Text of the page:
Storyboard Studios

Also known as:

Hubley Studios






After John Hubley was blacklisted by HUAC (House Un-American Activities Committee) for not testifying before the committee, he had to leave his position at United Productions of America (UPA) in 1952 and as a result founded his own independent animation studio, Storyboard Studios, in the following year. At the beginning, he worked on television commercials but after he moved his studio from Los Angeles to New York City in 1956 and started collaborating with his second wife Faith, the company turned to making and producing independent short animated films. Together they produced one independent animation a year, 22 films in total. Seven of these were nominated for Academy Awards, and three, Moonbird (1959), The Hole (1962), Tijuana Brass Double Feature (1965), won the Oscar.

The Hubleys still produced commercials for Easy Pop and Maypo, as well as create animated shorts for Sesame Street.   One could notice a number of characteristic traits in the films produced by Storyboard Studios. Story-wise, the Hubleys often focused on human nature in their animations, for instance in Moonbird (1959), Cockaboody (1974), and Everybody Rides the Carousel (1975).

Secondly, they also touched upon social issues in their films, for example warning against nuclear destruction in The Hole (1962), depicting the absurdity of war in The Hat (1964), questioning urban development in Urbanissimo (1966) and overpopulation in Eggs (1970), and fighting for children’s rights in Step by Step (1979). In terms of their style, many scholars and animators point out to Hubley’s distinguish style, particularly their dependence on animal characters which could metamorphose into anything, and freedom in drawing and coloring, with much of the coloring not staying within the lines.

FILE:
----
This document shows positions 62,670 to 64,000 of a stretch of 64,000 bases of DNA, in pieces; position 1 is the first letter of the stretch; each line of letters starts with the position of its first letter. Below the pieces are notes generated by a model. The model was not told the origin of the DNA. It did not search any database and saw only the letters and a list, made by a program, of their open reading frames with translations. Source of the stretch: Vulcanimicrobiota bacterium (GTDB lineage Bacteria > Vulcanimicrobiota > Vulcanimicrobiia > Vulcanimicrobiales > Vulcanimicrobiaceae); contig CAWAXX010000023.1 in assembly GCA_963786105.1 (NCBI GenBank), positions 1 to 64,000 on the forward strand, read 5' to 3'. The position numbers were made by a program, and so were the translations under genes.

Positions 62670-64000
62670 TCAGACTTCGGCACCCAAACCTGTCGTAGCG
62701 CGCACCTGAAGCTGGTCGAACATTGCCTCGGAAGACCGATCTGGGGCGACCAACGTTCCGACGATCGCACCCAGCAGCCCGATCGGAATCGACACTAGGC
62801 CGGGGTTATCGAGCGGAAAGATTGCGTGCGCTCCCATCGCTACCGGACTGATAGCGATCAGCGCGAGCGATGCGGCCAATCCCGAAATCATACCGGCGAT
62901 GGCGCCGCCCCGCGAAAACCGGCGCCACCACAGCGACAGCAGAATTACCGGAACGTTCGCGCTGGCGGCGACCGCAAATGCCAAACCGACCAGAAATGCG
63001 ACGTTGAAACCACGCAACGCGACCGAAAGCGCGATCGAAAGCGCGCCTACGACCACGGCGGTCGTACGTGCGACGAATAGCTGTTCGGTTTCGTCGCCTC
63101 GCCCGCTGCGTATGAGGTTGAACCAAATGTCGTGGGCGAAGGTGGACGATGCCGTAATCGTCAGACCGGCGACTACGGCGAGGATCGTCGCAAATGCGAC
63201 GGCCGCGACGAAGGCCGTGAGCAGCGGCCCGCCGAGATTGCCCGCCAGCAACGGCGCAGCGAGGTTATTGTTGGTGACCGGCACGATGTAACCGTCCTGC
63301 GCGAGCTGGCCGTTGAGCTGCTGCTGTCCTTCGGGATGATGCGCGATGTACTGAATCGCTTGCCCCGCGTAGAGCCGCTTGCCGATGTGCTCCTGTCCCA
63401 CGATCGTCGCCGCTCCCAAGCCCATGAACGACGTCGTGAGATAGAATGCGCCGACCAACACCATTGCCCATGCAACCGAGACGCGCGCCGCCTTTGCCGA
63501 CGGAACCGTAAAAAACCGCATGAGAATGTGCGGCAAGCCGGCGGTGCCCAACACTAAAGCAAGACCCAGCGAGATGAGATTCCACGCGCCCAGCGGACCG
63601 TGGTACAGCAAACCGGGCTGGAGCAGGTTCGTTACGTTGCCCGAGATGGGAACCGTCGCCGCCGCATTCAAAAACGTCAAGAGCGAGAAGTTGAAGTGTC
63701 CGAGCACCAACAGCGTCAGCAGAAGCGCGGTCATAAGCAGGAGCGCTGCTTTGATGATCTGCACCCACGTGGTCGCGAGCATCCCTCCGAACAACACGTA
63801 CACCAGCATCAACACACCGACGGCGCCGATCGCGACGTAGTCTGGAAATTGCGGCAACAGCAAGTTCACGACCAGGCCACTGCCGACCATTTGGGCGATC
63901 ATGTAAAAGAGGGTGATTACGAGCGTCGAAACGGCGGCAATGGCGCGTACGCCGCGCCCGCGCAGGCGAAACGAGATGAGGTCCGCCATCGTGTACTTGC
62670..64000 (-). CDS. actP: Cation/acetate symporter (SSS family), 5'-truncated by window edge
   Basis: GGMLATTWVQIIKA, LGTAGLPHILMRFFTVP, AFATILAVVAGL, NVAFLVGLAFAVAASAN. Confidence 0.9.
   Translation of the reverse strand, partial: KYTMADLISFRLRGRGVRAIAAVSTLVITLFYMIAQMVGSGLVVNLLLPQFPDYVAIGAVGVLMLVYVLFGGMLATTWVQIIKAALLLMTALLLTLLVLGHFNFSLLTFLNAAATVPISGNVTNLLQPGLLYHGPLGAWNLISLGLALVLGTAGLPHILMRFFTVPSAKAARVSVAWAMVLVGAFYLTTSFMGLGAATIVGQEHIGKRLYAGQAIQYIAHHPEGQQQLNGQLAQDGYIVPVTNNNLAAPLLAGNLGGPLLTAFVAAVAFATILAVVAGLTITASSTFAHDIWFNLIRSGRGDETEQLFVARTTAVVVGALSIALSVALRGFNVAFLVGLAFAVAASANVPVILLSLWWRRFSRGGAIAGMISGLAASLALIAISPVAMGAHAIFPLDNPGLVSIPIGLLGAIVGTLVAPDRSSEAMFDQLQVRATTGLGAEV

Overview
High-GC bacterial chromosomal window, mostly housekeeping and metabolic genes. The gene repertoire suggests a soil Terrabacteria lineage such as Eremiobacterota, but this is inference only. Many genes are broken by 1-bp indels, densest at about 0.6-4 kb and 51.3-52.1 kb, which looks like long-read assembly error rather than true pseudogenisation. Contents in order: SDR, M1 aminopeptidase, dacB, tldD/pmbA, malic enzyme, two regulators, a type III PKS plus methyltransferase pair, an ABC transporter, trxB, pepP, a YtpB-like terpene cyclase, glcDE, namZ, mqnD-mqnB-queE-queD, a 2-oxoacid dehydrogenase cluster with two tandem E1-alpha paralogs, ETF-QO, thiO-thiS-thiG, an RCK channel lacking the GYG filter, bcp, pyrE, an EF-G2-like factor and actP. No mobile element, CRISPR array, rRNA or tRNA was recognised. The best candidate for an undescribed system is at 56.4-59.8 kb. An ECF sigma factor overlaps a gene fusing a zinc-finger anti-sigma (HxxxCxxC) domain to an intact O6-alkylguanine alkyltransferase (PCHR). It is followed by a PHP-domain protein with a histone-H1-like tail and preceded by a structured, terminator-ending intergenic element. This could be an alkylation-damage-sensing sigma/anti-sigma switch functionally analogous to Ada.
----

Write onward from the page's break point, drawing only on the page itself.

Moreover, Mary Corliss, Assistant Curator at MoMA, argues that Storyboard’s films represent impressionistic style influenced by modern painters such as Picasso, Matisse, Klee, and Miró. Hubleys’ films also distinguish themselves by their innovative use of soundtrack. The Hubleys often improvised with soundtrack (they were the first artists to use real children’s voices instead of actors’ voices for children’s characters), and used jazz musical accompaniment from many leading musicians, such as Benny Carter, Ella Fitzgerald, Dizzy Gillespie, and Quincy Jones. 

After John’s death in 1977, Storyboard Studios, renamed Hubley Studios, continued to operate under the supervision of John’s wife, Faith, and their daughter Emily. The studio produced an independent animation each year, continuing with the themes and style developed during John Hubley’s life, but also representing Faith’s individual style.  In 2000, the studio produced its final film Our Spirited Earth. The next year, Faith Hubley died and the Hubley Studio closed its doors.